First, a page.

Meet Mei Dent, VP of Engineering at OpenText™ and avid supporter of diversity and inclusion in the technology industry. Mei is a prominent leader at OpenText, with over 25 years’ experience in the tech industry, leading the design and delivery of innovative enterprise software.
In addition to heading up our Enterprise Information Management (EIM) applications and services development on the OpenText™ Cloud, Mei plays an important role in the OpenText community. She is a passionate mentor to new employees and leads on-boarding and integration activities for acquired companies. Mei has also pioneered a program at our Waterloo headquarters designed to increase employee engagement at the local level.
Mei will be attending the inaugural OpenText Women in Technology (WIT) Summit in Toronto on July 12, and I sat down with her to talk about the Toronto conference, her career path at OpenText, and her advice for young women entering science, technology, engineering, and mathematics (STEM) fields.
You’ve been with OpenText since 1995 when you joined as a Senior Developer and Team Lead. What did your career path look like? Did you face any obstacles to furthering your career?
I have a pretty standard and common career path. Graduating with an MSc degree in Computer Science focused on search and retrieval, it was natural to get into the technical track in a software company focused on search technology. As with all of us, I also faced a decision a few years into my career to either continue on the technical track or pivot to the people leadership side. I have been fortunate to be able to make the shift while maintaining a strong involvement in technology.
Encountering challenges and obstacles along the way is normal. There is no better way to grow. You are always in control. There are no right or wrong decisions. Tap into your inner self and evaluate what motivates you at this stage of your life and career, decompose complex problems into bite size and manageable chunks, and count on your colleagues, friends, and networks like WIT for support. You are never alone.
You have become an integral part of the OpenText community and serve as a mentor for many new employees. What does mentorship mean to you, and why are these types of initiatives so important?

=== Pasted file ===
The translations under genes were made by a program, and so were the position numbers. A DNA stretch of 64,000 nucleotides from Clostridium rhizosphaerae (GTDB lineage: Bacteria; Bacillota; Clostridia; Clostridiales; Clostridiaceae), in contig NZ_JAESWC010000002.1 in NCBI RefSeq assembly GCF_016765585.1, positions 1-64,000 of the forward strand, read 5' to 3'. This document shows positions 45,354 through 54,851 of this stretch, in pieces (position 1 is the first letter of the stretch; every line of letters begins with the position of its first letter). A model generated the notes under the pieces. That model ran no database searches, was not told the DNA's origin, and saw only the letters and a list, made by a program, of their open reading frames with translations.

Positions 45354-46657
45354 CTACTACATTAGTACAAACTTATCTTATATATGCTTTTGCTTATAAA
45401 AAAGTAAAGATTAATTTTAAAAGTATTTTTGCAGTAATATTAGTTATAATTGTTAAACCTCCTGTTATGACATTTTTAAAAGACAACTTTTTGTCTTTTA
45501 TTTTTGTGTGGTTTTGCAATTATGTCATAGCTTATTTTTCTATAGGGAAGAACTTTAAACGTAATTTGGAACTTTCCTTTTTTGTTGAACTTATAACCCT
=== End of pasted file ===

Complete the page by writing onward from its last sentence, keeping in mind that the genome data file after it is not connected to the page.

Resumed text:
It is simply more rewarding and fun to share and grow a team. This applies in every aspect of our lives—in your immediate team, with extended stakeholders, newly onboarded employees, and in the community.
Why should young women go into the tech industry? What impact can women and minority groups make in the tech industry?
I guess I would ask back, why not? No one particular group is perfect. We all have our strengths and blind spots. Together, we complement each other when we unite as a team. Gender and cultural differences are not the reason to hold back, but a great strength to build upon.
Take a look at Mei’s advice for young women today in this video:
Why should people attend the OpenText Women in Technology Summit in Toronto on July 12?
As a pioneer in the tech industry from a product and technology perspective, it is wonderful to see OpenText is also being a pioneer in building out a more equal and inclusive future for women and other minority groups. The goal is not a number in a diversity report, but the process of building and continued involvement. With the influence OpenText has in this industry, I am positive we can make a significant impact for the future generation of young women entering the STEM fields.
What are you most looking forward to about the Summit?
To learn and share—looking forward to sharing my stories and learning other amazing stories of personal growth and success.
To inspire and be inspired—I will be thrilled if my personal story can help a young woman in the STEM field to achieve her great potential, and I am sure I will be greatly inspired by just being here.
Mei will be at the Women in Technology Summit at the Metro Toronto Convention Centre on July 12.